and converfion of the ftout hearted, even in a
very fhort fpace of time ; perhaps under one dit-
courfe fuch perfons may clearly difcover their con-
tiemned ftate, their weaknefs and helplefnefs; be
favored with fo perfpicuous a difplay of the way of
falvation by Chrift Jefus, and fo influenced by a
divine energy, that noqueftion may bejuftly made
either by themfelves or others, but that they are
become the trophies of the Lord's fpecial grace. —
However as the prefent matter of inquiry refpa6is
thofe on whom he more gradually operates as a
fpirit of bondage ; "Vnay we not affirm that the
Lord thereby would teach the foul (who is the
fubjcft of fuch operations) the great evil of ini-
quity, if not in an efpecial and peculiar light re-
fpetling God, yet as relating to itfelf, and the

danger



C 57 3

danger and bitter cfFeds of tranfgreffion, thereby
leading the mind to fear and ftand in awe of per-
iifting ftill in a courfe of rebellion. This certainly
may be the cafe of thofe who are not yet the fub-
jetts of faith, and who may not be juftly denomi-
nated the called of God. In order to profecute
this fubje6l, 'tis neceffary to obferve, that every
rational creature is either a8;uate4 by a fupreme
Jove to God, and a6ls in conformity to that prinr
ciple, or by a fupreme love to himfelf : that any
man void of faith in Ghrift, a ftranger to a faving
acquaintance with redemption through the media-
tor, in any degree hates iniquity, and loves
the commands of God from a fupreme love to
him, will be too difficult to prove, either from
experience or the word of truth. 'Tis true, many
of the heathen poets, philofophers and great men
amongft them, inculcated the love of virtue,
purely for its amiablenefs and beauty, alfo the ab-
horrence of vice, on account of its intrinfic tur-
pitude and vilenefs ; yet if any among them can
be found who praftifed the one and were not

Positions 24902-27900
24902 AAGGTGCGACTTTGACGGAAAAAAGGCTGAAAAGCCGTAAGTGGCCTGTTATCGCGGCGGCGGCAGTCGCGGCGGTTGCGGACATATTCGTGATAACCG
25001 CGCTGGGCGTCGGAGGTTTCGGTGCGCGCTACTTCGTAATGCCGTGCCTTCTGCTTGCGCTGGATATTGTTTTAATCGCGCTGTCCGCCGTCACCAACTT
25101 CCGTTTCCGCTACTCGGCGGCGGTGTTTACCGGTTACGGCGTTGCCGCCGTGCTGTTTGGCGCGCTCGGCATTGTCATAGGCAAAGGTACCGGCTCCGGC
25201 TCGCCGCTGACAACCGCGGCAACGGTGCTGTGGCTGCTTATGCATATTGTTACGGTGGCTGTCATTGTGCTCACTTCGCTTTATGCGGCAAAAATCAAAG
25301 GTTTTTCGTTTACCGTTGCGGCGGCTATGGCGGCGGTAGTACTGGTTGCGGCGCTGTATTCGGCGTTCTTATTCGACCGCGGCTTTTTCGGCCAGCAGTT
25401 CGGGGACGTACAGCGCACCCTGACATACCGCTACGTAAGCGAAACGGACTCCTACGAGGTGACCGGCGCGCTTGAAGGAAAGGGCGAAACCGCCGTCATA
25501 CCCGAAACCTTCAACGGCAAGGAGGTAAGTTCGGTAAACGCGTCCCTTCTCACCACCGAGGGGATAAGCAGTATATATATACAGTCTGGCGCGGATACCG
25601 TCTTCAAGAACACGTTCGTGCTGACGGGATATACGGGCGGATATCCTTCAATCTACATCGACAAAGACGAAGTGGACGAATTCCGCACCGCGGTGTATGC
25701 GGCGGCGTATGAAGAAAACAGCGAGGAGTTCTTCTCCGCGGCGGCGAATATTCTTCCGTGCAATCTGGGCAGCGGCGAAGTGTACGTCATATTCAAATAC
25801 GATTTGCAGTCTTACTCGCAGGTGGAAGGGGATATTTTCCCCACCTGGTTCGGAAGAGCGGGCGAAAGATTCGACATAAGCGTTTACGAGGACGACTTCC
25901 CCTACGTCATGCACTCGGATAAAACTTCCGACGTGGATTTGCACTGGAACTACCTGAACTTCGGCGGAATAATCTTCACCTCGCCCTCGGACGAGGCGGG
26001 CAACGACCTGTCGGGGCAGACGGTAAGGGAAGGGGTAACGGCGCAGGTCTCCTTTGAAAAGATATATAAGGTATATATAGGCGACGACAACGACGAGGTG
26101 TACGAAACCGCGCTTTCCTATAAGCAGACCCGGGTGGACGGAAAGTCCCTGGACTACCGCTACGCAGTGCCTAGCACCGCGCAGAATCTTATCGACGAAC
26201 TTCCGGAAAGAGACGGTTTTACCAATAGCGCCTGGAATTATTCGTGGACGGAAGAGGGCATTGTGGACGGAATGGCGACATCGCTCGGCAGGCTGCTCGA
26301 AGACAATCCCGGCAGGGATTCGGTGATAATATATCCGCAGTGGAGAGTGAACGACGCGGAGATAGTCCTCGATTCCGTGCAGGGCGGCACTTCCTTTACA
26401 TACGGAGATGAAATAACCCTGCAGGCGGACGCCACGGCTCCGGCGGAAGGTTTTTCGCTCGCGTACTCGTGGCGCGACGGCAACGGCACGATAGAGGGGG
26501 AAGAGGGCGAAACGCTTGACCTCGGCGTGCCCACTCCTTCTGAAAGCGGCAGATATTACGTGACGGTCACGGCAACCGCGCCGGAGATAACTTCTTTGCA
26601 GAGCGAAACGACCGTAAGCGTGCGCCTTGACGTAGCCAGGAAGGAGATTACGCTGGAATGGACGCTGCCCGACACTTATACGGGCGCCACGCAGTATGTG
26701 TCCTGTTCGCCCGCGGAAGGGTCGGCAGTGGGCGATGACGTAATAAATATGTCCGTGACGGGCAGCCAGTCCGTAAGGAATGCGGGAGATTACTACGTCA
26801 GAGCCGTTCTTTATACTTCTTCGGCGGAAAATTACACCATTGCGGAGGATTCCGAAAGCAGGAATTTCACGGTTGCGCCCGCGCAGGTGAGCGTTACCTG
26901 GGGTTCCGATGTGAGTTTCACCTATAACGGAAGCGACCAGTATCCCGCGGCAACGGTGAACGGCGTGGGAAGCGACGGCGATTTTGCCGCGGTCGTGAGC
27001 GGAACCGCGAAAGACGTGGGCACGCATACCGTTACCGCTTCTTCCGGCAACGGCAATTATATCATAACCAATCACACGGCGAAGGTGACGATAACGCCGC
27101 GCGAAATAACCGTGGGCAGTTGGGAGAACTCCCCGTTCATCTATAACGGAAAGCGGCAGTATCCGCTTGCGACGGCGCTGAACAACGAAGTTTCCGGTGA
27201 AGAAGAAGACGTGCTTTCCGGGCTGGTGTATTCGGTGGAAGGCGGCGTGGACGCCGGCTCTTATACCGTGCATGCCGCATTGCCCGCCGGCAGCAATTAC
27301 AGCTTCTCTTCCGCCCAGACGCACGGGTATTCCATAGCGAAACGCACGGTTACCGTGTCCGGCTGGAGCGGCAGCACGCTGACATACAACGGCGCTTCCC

guilty of the other, excited to fuch a condu6l from
the above motives without a fupreme regard to
felf intereft or felf prefervation ; may it not be
confidently affirmed notwitftanding, that a fupreme
iovc to the will of God they knew not, either in
theory or praftice ? If then every man hath con-
created with him a defire of felf prefervation and

H felf



E 58 ]

felf advantage, the mifery of man fallen and de-
generated is, that this principle hath ufurped the
throne of God in the foul, and will be obeyed by
all the faculties, and powers of the man in all
things, in preference to God. Hence we fee the
rife of all legal workings of the heart. Doth the
Lord the Spirit convince of notorious fcandalous
iniquities, of a flagrant and horrid conduQ;, and
condemn the man in his confcience on this account,
prefcnt to his view the threatnings of the Lord again 0:
him, and fliew the foul the danger it is in of ever-
lading mifery ? Self love at once begins to ftir
within it. True, fays the man, I muft be in dan-
ger indeed ! Such as I am I cannot have any hope
of pardon ! And what will it profit me in the end
if I perfevere in thofe ways ? Certain it is I mud
perifh everlaftingly ; would it not be better for
me to break off thefe ill courfes, repent, and be
a new man ? Certainly it would ; befides I fhall
then be delivered from that inward fenfe of divine
difpleafurc which I now feel, and can I doubt but
then the Lord will have mercy upon me ? What
is all this but the produ61; of felf love, an incli-
nation to reform throuah fear and dread ? Not
any regard to God's glory, concern how he hath
been difhonored, much lefs from any fupreme
love to him. Now the man fcts about the work,
not from any hope the divine fpirit effects within
him : no, but from an imaginary and delufivc

perfualion,



[ 59 1

perfuafion, excited, and ftirred up by felf love,
viz. that a reformation from grofs pra6lices will
fave him. For though this divine agent through
the law teftifies what the nian hath to fear, and
thereby renders his fins burdenfome, painful and
tormenting ; yet it is the man's ignorance and
pride which are the fp rings of his falfe confidence
in his reformation from the enormities he before
lived in. This hope is maintained according as